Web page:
Second, integrity is ultimately a question of whom you serve. Every day, we make a decision about who is our master, and who commands our life.  Jesus said, “No slave can serve two masters; for a slave will either hate the one and love the other, or be devoted to the one and despise the other.”  Now, you may confidently say that you would never choose to serve wealth over God, but what do your unseen actions say about your choice?

As a father and grandfather, it is my joy and struggle to keep my sons and grandchildren on a steady course in life.  It is a choice. I can choose either to be faithful to them sticking around and motivating them to catch a vision of a life of integrity, tending to the little things of faith, or not.  As a pastor, there have been times when I have served people who did not see nor appreciate all that I was doing in their lives. Again, integrity and faithfulness demanded that I continue in what God had given me to do.  It is all part of taking on the little things of faith.

The late Mother Teresa said, “Be faithful in small things because it is in them that your strength lies.”  It sounds like an easy enough task because big changes and big projects may feel intimidating. However, the little things in life can be just as hard because they may seem too trivial and mundane. It’s not that we choose to serve wealth over God.  It is simply that we choose to do nothing with the little things God has given us.  After all, haven’t we all been entrusted with a little life of prayer, of worship, of service to our neighbor, and of mediating on scripture?

Finally, integrity is a behavior and attitude that must be nurtured.  The Indian Chief Sitting Bull, once drew upon an ancient legend of his people and the struggle for personal integrity. He wrote, “Inside of me there are two dogs. One is mean and evil and the other is good and they fight each other all the time. When asked which one wins I answer, the one I feed the most.” God uses little things in life to temper and nurture our integrity. We tend to think it’s the big things in life that create a leader — but no. The big crises in life reveal leadership, but leadership is built in the small things. That’s where integrity shows up — in the stuff that nobody sees, when nobody is watching. Integrity is in the stuff behind the scenes, and in the small, unseen, unspectacular choices of life where you do the right thing even though nobody’s ever going to see it.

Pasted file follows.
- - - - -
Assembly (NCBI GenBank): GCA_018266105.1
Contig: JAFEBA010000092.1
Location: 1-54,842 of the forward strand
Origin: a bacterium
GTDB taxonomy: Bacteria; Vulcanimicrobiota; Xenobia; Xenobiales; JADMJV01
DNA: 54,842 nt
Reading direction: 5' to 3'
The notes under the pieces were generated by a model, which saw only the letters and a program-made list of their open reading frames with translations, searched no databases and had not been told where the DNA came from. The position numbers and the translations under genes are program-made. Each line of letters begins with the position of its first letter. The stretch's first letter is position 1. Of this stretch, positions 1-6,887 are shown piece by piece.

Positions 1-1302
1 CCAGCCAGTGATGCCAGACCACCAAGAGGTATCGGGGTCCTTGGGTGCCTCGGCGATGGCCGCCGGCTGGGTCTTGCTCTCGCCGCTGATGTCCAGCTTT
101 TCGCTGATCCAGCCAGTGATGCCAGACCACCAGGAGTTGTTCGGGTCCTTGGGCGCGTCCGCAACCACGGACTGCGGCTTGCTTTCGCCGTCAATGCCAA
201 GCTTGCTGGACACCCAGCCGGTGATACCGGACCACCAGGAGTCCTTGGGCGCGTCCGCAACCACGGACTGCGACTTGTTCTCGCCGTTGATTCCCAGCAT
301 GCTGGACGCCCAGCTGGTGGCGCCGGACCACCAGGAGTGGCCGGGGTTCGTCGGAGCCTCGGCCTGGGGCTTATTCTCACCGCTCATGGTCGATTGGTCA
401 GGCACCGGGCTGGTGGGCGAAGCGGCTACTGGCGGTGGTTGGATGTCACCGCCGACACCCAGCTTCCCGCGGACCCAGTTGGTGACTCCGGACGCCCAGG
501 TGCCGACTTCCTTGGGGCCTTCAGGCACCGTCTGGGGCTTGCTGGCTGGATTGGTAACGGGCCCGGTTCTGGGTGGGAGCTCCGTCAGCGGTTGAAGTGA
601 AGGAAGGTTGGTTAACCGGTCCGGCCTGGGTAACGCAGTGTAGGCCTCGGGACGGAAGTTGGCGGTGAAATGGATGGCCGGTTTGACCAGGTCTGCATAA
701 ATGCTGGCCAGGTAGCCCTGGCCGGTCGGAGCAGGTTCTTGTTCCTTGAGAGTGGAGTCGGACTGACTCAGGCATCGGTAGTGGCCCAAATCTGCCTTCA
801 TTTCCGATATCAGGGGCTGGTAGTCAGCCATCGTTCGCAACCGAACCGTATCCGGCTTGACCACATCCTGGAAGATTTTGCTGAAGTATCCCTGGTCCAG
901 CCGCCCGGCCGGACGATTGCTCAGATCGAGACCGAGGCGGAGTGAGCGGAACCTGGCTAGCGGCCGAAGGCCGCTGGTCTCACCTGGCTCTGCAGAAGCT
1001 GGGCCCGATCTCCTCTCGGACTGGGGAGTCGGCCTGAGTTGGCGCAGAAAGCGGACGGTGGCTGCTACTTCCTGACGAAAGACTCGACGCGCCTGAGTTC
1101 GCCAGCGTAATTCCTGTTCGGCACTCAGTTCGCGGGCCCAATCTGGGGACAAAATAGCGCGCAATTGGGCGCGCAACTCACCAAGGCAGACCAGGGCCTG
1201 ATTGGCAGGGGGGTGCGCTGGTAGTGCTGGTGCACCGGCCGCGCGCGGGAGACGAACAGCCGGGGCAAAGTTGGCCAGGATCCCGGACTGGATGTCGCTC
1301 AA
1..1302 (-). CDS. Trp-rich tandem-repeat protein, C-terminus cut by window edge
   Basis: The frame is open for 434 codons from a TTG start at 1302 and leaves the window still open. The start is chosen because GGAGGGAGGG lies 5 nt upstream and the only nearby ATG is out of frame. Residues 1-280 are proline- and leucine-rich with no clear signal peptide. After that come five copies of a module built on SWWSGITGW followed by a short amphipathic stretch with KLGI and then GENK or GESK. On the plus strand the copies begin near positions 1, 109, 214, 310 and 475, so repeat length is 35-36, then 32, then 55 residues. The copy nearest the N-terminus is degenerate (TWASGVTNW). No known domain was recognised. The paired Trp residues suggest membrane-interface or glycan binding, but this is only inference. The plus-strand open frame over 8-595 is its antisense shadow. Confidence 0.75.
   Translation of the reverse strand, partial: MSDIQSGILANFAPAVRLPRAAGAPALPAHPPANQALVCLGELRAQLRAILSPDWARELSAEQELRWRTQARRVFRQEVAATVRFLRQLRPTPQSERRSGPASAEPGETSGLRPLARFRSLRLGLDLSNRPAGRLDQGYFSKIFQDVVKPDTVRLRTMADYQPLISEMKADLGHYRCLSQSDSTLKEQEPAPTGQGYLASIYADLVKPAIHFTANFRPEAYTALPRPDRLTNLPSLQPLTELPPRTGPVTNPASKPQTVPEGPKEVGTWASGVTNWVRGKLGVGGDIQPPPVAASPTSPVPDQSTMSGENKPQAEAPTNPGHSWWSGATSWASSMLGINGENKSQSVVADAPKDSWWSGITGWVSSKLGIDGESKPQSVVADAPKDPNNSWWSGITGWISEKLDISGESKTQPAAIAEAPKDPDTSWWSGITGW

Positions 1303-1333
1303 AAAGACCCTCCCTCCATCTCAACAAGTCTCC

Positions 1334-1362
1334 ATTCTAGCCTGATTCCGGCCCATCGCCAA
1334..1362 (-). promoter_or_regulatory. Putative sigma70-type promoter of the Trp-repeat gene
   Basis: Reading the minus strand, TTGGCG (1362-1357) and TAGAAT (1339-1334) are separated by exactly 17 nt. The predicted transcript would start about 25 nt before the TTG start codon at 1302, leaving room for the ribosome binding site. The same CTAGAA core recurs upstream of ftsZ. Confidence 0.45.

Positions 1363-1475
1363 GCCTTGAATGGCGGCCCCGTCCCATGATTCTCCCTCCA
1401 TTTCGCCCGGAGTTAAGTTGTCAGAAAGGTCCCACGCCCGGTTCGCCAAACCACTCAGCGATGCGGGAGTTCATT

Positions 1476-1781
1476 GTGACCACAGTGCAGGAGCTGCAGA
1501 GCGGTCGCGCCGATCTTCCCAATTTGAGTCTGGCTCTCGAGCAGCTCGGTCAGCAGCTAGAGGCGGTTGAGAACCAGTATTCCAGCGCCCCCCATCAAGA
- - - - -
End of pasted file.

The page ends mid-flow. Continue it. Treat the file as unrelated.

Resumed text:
Mary Rita Schilke Korzan, in a poem entitled, “When You thought I Wasn’t looking,” captured the little things that last in the work of teaching.

When you thought I wasn’t looking, you displayed my first report, and I wanted to do another.

When you thought I wasn’t looking, you fed a stray cat, and I thought it was good to be kind to animals.

When you thought I wasn’t looking, you gave me a sticker, and I knew that little things were special things.

When you thought I wasn’t looking, you put your arm around me, and I felt loved.

When you thought I wasn’t looking I saw tears come from your eyes, and I learned that sometimes things hurt–but that it’s all right to cry.

When you thought I wasn’t looking, you smiled, and it made me want to look that pretty too.

When you thought I wasn’t looking, you cared, and I wanted to be everything I could be.

When you thought I wasn’t looking–I looked…and

Wanted to say Thanks for all those things you did when you thought I wasn’t looking.

My friends, what are the acts of integrity that people see in you? Surprisingly, many of our most memorable acts are done for the sake of someone else, and that is the reason we are honored and cherished and loved by others. Seldom are men and women remembered because of the digits in their salary, the square footage of their home, or the year and model of the car they drive. And yet we are convinced by the wealth of this world, that these are the things that will last. Sadly, these are the things we serve, instead of tending to the truly lasting things of God.

“Integrity is doing the right thing, even when no one is watching.” It is a choice in truly serving God. Amen.

May the peace of God which passes all understanding keep your hearts and mind in Christ Jesus.  Amen.